I was told that perfect vacuum is impossible as virtual photons, permitted by the uncertainty principle, and undergo pair production to produce a particle-antiparticle pair, and they annihilate before the time limit set by the uncertainty principle.
I was also told that some sort of particle must be present near a photon in order for it to undergo pair production (normally a nucleus) due to momentum conservation. a) what is this particle in a 'vacuum'? b) let's say there is a particle nearby when the photon undergoes pair production. Then the particle would have gained some momentum during the pair production process. When the particle and antiparticle annihilate, the particle would still carry some momentum; surely this is not allowed because the energy that the universe 'loaned' must all be 'paid for' at the end as photons, isn't it?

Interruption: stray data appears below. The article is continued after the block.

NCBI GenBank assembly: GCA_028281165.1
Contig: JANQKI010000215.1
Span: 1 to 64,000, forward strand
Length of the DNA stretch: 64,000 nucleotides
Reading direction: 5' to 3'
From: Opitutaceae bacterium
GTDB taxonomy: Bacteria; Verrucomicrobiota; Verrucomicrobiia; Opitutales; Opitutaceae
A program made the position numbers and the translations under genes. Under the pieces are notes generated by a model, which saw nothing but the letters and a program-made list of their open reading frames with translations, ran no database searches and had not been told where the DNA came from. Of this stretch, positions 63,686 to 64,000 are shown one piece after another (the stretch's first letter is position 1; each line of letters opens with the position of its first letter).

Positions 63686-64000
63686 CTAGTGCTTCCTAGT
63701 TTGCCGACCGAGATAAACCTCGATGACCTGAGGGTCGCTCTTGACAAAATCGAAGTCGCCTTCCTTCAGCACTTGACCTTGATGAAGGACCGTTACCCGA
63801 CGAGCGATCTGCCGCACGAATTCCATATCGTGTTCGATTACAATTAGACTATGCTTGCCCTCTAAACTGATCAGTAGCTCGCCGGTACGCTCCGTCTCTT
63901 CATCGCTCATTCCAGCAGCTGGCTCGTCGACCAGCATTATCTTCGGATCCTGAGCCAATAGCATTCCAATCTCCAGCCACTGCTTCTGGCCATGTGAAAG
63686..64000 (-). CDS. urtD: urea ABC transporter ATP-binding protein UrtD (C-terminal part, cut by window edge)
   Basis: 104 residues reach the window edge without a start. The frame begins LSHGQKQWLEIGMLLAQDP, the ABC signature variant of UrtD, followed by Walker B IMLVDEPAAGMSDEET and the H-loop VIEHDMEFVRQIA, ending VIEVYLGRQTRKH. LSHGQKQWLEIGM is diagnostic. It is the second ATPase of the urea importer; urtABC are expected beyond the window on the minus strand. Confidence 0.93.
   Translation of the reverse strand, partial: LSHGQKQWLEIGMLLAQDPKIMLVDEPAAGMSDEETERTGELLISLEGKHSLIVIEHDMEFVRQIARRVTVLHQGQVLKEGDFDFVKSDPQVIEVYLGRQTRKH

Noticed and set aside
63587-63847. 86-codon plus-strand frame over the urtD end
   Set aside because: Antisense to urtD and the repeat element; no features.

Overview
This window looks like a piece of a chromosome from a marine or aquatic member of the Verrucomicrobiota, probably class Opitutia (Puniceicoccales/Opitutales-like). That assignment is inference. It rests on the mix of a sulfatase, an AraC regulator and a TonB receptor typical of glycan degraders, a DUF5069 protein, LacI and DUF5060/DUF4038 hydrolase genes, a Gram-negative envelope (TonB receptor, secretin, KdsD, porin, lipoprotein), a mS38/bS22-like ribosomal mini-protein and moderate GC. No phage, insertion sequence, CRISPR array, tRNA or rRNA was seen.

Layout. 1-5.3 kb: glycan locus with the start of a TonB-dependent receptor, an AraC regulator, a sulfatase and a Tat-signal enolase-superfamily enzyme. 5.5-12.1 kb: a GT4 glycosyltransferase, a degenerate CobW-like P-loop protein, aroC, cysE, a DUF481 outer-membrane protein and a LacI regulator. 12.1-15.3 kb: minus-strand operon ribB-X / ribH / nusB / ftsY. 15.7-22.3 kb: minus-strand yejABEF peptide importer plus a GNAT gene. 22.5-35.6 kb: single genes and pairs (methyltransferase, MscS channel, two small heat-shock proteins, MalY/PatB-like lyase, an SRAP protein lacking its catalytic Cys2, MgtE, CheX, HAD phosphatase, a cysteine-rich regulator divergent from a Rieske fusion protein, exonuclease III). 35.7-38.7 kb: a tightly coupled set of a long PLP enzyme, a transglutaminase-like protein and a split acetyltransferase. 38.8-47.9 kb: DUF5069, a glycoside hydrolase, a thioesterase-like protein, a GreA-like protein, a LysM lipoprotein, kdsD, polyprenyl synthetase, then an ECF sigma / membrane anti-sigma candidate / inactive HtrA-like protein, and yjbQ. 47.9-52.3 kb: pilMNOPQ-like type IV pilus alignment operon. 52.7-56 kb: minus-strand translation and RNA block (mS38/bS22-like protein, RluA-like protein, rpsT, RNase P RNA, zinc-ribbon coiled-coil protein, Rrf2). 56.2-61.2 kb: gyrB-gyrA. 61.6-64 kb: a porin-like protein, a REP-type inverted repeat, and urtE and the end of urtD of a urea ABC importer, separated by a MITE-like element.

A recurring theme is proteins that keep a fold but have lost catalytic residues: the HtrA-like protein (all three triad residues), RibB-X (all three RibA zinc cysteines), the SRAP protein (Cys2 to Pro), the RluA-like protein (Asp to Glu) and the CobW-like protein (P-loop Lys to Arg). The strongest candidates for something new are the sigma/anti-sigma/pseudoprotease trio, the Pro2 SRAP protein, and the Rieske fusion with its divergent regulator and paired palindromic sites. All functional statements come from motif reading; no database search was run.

due to momentum conservation, when a particle and its antiparticle annihilate they produce more than one photon - is this okay in terms of 'borrowing' and 'paying back'?
when a virtual photon first appears, wouldn't it violate momentum conservation? from zero to whatever the momentum the photon carries